Monthly Archives: March 2011

Pork Chops & Roasted Vegetables with Carrot Parsnip Mash (serves 6)

a veritable feast of a dinner..

Last night I was feeling much better and had a hankering for some food from my childhood.  This probably happened because I couldn’t sleep the night before and rather than tossing and turning I got up for a couple of hours. I pottered in the kitchen, emptying the dishwasher and getting things ready for breakfast. I wrote my blog and finally spent the rest of the time curled up with the cat reading Irish Cookbooks!

The food in Ireland has changed a bit since I was a girl. It has gotten more “modern” (for want of a better word?). Years ago it was all stick-to-the-ribs sort of food, like, stews and plenty of potatoes with absolutely every single dinner served. Now potatoes are just an option, not a staple. Lots of dishes involved butter, cream and cheese. Butter would be mashed into everything from potatoes to turnips. A splash of cream topped most desserts, like sweet rice pudding, trifle, queen cakes, sponge cakes, bread pudding – it was the glue to almost every pastry. I love cream – but only freshly whipped. I’m not a snob, it’s just that anything else posing as cream (in tubs, in cans??) tastes so inferior by comparison. You can whip a little cream in a bowl with a manual whisk in a couple of minutes – not that impressive however, people are always amazed when I occasionally pull out a bowl to do this for dessert?

But I digress…..hankering for childhood food? All I really wanted was some mashed carrots and parsnips, held together with a little black pepper, butter and a smidge of cream. What could I make to accompany that? My mother would serve this with fish and white parsley sauce or it would be part of a much grander feast of potatoes, possibly two kinds (mashed and roasted), boiled cabbage and sliced ham or a chop….I really, really miss her dinners. She had a way of making everything taste luxurious. The plate would be piled high with a taste of everything.

Last night I wanted that feeling, the feeling of having too many things to choose from, all topped off with a dollop of parsnip and carrot mash (whether it went with the dish or not!).  I decided on pork chops and lots of roasted vegetables. It was all I wanted it to be, too many things on my plate but loving every mouthful.

You will need: 6 bone-in pork chops (medium thickness), 1 sprig of fresh rosemary leaves, very finely chopped, 1 lb asparagus spears, ends cut off, 1 dry pint cherry tomatoes, 10 or so cipollini onions, slice the bottom end (where the root was – also don’t remove the skin – it pops off when cooked) so they sit flat, 2 lbs baby white and/or red potatoes, halved, 4 oz shiitake mushrooms, cut in half or quartered if caps are large, 4 medium carrots, peeled and sliced,  3 medium parsnips, peeled and sliced, 1 tbs unsalted butter, 1 tbs heavy cream, 4 tbs olive oil, course sea salt (I use Maldon salt flakes) and freshly ground black pepper for seasoning.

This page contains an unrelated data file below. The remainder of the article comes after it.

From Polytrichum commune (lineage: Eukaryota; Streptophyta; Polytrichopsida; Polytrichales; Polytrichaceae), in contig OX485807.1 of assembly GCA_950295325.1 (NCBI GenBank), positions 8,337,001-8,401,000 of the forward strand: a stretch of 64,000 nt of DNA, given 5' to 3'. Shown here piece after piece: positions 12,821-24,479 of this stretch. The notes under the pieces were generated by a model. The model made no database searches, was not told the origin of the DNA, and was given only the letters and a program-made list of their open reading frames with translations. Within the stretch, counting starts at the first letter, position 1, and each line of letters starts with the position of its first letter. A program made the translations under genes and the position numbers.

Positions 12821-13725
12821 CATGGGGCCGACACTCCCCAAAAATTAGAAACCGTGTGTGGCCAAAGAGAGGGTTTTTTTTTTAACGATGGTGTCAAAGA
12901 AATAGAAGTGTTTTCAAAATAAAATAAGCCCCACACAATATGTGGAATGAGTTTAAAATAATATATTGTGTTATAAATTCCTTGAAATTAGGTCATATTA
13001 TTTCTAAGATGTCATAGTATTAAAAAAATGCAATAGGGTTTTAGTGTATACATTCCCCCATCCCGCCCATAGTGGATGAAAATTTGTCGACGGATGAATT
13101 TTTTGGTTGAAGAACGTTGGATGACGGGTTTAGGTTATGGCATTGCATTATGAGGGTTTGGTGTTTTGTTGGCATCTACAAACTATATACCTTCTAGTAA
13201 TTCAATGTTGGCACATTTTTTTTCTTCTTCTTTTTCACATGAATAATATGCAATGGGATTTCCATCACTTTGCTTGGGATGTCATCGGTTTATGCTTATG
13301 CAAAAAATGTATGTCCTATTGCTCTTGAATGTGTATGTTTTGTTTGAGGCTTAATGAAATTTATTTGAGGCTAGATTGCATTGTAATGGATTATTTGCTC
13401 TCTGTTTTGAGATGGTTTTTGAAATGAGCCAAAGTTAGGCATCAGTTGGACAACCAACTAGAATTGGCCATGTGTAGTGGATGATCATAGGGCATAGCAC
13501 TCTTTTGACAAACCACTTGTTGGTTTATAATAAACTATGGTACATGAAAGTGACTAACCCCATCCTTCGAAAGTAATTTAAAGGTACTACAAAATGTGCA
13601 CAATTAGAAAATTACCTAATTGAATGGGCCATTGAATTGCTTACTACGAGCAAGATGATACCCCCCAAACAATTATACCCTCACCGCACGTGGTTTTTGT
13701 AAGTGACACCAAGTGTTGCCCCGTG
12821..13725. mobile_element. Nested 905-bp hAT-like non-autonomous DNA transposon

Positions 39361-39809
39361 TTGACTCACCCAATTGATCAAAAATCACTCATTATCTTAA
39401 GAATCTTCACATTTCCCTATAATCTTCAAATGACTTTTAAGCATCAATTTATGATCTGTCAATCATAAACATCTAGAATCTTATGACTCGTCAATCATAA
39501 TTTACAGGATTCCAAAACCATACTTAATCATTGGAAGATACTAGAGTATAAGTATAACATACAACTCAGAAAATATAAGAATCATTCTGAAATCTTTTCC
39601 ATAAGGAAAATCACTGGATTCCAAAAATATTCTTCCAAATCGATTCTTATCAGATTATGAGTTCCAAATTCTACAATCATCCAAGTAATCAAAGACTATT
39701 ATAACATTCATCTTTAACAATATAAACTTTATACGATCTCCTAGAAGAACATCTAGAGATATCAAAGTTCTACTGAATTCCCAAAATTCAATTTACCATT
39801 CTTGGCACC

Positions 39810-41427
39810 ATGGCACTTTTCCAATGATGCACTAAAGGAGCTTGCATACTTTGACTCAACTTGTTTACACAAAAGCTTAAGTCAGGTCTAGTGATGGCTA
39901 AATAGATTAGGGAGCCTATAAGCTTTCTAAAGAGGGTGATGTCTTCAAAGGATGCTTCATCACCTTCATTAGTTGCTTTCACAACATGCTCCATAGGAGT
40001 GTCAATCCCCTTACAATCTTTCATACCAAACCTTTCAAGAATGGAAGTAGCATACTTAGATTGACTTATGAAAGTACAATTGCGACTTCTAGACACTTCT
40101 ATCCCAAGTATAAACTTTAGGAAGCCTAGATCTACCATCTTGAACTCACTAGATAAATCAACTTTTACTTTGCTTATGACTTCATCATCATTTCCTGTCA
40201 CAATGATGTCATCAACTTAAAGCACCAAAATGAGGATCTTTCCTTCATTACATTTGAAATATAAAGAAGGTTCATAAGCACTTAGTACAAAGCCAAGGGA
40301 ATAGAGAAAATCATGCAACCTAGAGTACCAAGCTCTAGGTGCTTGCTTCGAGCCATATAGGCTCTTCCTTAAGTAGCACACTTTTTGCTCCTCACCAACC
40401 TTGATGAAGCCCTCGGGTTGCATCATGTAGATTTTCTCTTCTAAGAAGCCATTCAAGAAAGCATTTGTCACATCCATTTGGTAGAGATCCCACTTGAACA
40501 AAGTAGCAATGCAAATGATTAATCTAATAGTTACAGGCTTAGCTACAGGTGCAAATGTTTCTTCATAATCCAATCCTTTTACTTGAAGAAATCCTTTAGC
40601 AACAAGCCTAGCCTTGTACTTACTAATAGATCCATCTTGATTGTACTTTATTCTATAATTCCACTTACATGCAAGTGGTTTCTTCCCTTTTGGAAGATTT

Preheat oven 425*

season chops with oil, rosemary, salt and pepper..

1 – Prep vegetables as described above. Take the chops and using your hands rub them all over with some olive oil and place in a tray or a shallow dish large enough to lay them singly. Sprinkle the chopped rosemary all over them along with a little salt and pepper. Set aside.

potatoes and onions into the oven first..

2 – In large bowl toss the potatoes and onions together with some olive oil. Season with a sprinkle of salt and pepper. Set a very large shallow baking tray in the oven sprinkled with about a tbs of olive oil. Leave in the oven for a few minutes so it gets nice and hot. Take out and add the potatoes and onions in a single layer (there should be plenty of room for the rest of the vegetables). Time for 15 minutes.

3 – Put the asparagus, shiitake and tomatoes in a bowl or on a tray and add some olive oil and salt and pepper and mix it all together with your hands. Set aside.

boil for about 15 minutes or until vegetables are soft..

4 – Put carrots and parsnips into pot and cover with water. When it comes to a boil, cover and let it simmer for 15 minutes (or until the vegetables are soft). When cooked, drain and mash everything with a potato masher (if you want it to be very fine use a potato ricer). Add the butter, cream, some pepper and salt and mash it all together. Place a tea cloth over it and leave on stove-top until ready to serve.

Cook with asparagus and tomatoes for a further 10 minutes before adding the chops..

5 – When potatoes and onions have been in the oven for 15 minutes, take out tray and add the asparagus mixture. Toss altogether and put back into oven for 10 minutes.

fry on high for 4 minutes per side..

6 – Put a big pan on high heat and fry chop in a single layer (my big pan held all of them in one fell swoop!) for 4 minutes per side.

cook with chops for about 6 more minutes..

7 – When the vegetables have cooked for another 10 minutes take out tray and lay the pork chops on top. Place back into the oven for about 5 or 6 minutes.